Like many of you, I love to play with new technology. But after 30 years of futzing with new stuff, I’ve learned to be skeptical of fancy new tools and often now wait until they’re “proven” until I recommend them to others.
This is the way I felt about virtual reality. While I’ve used it many times, in most cases it was slow, the graphics were kind of cartoonish, the headset was uncomfortable and I often felt sick to my stomach halfway through the process.
In 2014, Facebook announced an investment to purchase Oculus, a maker of VR headsets and gear. Even Mark Zuckerberg, CEO of Facebook, said he believed the market to be years away. So it all seemed like a brilliant idea but one that could take a long time to mature.
I’m here to say it has arrived much faster than we thought. And the killer app? Corporate training.
I recently spent time with a company called Strivr Labs that develops VR software to help sports teams and athletes improve football performance. The company, which is only a few years old, builds software that simulates real-world play on the field and teaches players to respond to different plays and competitor activities. It creates a realistic environment that allows them to watch, make plays and slow down, stop and replay their movements.
According to Strivr, the software can improve player learning by 30 percent over traditional training applications. And if you look at the videos on the company’s website, you’ll see it can be used for initial training, refresher training and just about every other scenario a player needs. And, of course, there’s no need for a real-world scrimmage to put a training activity in place.
I visited Strivr, put on the headset and experienced the software first hand. It blew me away. The experience is as real as it gets with 3-D visuals, sound and high definition imagery in 360 degrees. It was amazingly fun and the system captures your eye movements and activity during the session.
Then they showed me corporate training applications. Walmart, for example, has been using Strivr for almost a year and has applications to demonstrate how to manage customers effectively, what employees should do on Black Friday, and sessions that teach safety conditions, merchandising, theft reduction and just about every possible event that can happen in a store. In one of the simulations, you stand behind a deli counter and observe precisely how to serve customers (or not serve them) and see where glitches occur.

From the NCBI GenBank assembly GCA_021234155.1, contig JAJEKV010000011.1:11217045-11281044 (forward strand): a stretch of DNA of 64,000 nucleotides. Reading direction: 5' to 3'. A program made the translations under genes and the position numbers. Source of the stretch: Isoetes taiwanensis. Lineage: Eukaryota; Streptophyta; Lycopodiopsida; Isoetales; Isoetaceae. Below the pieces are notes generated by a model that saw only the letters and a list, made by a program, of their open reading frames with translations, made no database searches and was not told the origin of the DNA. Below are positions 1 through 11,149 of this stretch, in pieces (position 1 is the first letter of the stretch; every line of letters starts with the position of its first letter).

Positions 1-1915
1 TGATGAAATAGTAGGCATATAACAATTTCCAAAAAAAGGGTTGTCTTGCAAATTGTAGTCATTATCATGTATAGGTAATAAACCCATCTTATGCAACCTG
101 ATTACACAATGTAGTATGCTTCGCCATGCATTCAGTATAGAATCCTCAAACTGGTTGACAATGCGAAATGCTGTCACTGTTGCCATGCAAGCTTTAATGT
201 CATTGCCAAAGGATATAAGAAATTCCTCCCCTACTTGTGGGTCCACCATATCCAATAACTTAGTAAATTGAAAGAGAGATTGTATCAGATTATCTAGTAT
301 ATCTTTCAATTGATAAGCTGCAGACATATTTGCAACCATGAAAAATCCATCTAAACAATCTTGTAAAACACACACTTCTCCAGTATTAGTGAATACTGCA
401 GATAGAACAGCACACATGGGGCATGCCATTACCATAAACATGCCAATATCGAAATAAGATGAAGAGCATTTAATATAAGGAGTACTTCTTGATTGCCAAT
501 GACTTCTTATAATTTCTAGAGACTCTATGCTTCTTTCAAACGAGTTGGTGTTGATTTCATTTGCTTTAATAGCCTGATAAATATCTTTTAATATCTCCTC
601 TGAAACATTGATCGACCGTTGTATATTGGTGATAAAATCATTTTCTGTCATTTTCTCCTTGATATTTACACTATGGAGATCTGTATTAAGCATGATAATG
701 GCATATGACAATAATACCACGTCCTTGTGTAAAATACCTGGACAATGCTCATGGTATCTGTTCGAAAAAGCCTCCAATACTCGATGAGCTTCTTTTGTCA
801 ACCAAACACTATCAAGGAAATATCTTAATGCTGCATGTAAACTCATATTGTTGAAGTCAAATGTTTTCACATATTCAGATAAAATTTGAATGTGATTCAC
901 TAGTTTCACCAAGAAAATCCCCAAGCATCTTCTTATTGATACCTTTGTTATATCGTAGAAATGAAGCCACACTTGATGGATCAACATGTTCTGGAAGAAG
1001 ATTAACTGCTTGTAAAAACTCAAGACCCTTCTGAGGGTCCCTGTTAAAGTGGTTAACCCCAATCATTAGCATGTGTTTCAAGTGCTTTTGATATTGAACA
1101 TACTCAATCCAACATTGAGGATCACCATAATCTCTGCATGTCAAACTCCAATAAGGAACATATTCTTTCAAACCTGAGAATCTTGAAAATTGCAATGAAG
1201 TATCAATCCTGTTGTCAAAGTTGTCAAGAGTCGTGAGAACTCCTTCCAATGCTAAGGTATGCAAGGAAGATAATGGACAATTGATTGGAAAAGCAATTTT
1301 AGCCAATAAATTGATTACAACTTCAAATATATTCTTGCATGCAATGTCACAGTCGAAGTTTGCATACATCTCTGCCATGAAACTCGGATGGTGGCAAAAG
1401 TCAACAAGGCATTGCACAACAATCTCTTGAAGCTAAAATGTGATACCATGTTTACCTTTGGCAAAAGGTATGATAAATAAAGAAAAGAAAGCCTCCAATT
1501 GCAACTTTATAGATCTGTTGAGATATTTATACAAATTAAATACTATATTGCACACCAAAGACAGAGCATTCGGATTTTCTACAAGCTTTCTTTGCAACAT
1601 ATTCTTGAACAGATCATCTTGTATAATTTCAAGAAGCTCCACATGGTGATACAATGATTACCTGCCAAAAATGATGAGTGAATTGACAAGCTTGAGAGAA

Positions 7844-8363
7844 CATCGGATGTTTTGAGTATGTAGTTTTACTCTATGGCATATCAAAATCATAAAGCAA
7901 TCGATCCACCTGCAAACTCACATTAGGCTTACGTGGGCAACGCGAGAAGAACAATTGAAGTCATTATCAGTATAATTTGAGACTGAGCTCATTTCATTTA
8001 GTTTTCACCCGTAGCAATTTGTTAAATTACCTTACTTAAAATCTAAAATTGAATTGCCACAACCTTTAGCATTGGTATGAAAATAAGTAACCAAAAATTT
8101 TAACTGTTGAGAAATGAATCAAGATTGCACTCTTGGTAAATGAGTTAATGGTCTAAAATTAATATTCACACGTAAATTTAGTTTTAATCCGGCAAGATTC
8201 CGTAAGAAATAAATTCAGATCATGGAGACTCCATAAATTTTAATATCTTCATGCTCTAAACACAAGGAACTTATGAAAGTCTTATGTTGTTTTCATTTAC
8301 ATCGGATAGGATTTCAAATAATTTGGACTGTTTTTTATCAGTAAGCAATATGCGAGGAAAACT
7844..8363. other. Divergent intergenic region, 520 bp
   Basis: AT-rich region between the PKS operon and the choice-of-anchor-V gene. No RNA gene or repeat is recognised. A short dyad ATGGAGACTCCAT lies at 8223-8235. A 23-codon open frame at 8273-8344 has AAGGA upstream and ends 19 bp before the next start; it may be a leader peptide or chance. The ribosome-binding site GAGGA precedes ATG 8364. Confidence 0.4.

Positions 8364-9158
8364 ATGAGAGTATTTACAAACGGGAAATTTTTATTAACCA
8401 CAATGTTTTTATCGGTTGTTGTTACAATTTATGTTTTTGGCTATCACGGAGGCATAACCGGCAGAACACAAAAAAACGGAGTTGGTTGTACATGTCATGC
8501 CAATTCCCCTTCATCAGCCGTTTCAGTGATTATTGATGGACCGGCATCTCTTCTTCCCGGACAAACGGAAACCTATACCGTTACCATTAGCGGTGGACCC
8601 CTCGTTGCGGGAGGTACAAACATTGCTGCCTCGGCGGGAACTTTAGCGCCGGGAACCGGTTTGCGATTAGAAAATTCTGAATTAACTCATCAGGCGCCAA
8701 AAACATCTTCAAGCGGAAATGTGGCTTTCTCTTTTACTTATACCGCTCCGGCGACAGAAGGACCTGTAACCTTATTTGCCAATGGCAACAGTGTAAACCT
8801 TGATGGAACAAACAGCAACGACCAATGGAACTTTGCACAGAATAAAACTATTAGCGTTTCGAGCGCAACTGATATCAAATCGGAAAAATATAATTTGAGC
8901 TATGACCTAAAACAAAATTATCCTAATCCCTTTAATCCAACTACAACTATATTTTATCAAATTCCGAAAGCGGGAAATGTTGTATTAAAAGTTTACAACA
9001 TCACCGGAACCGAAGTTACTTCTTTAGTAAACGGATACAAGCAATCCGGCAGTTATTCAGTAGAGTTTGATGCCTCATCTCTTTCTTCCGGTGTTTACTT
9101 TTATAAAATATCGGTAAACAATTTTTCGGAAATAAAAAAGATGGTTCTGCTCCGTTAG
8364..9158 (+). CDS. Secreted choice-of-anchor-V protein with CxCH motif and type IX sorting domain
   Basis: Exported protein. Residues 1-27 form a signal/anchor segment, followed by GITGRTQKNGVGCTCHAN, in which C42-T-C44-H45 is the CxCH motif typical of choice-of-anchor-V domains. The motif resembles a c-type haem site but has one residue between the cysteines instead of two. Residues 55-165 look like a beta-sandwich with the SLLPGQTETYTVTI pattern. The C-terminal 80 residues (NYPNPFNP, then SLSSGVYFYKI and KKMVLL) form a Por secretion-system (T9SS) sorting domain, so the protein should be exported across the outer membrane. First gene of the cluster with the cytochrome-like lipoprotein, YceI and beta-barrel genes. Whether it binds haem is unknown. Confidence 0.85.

Applications for this technology are vast: safety training for jobs in hazardous conditions where you can go to an oil well or a construction site virtually, simulations of job interviews to identify bias and discrimination, and applications in retail, hospitality and other customer-facing situations where employees need to see and feel the real world to really know what to do. Walmart and Strivr also use cohort sessions to let other employees see what the participant sees and give real-time feedback.
There are hundreds of training situations where the real-world environment is complex, threatening, dangerous or just very hard to simulate. Many of these can now be addressed by VR and there is no content development required. This particular company provides a high resolution 3-D camera that records the real-world environment so companies like Walmart can create new programs in a few hours and constantly give employees up-to-date training on new situations, new store layouts, or changes in product, process or pricing strategy. New VR training companies like VirtaMed and SilVR Thread are also entering this market.
Given that this market is brand new we can expect it to take off rapidly in the next few years. Today, it costs less than $20,000 to equip a single training center at Walmart and that price will likely go down. Augmented reality is on the market at a generally affordable rate, as well.
The world of training technology is always exciting and fascinating to watch. VR training is just starting to explode. I suggest you start checking it out as soon as you can.
Josh Bersin is founder of Bersin by Deloitte, and a principal with Deloitte Consulting. He can be reached at editor@CLOmedia.com.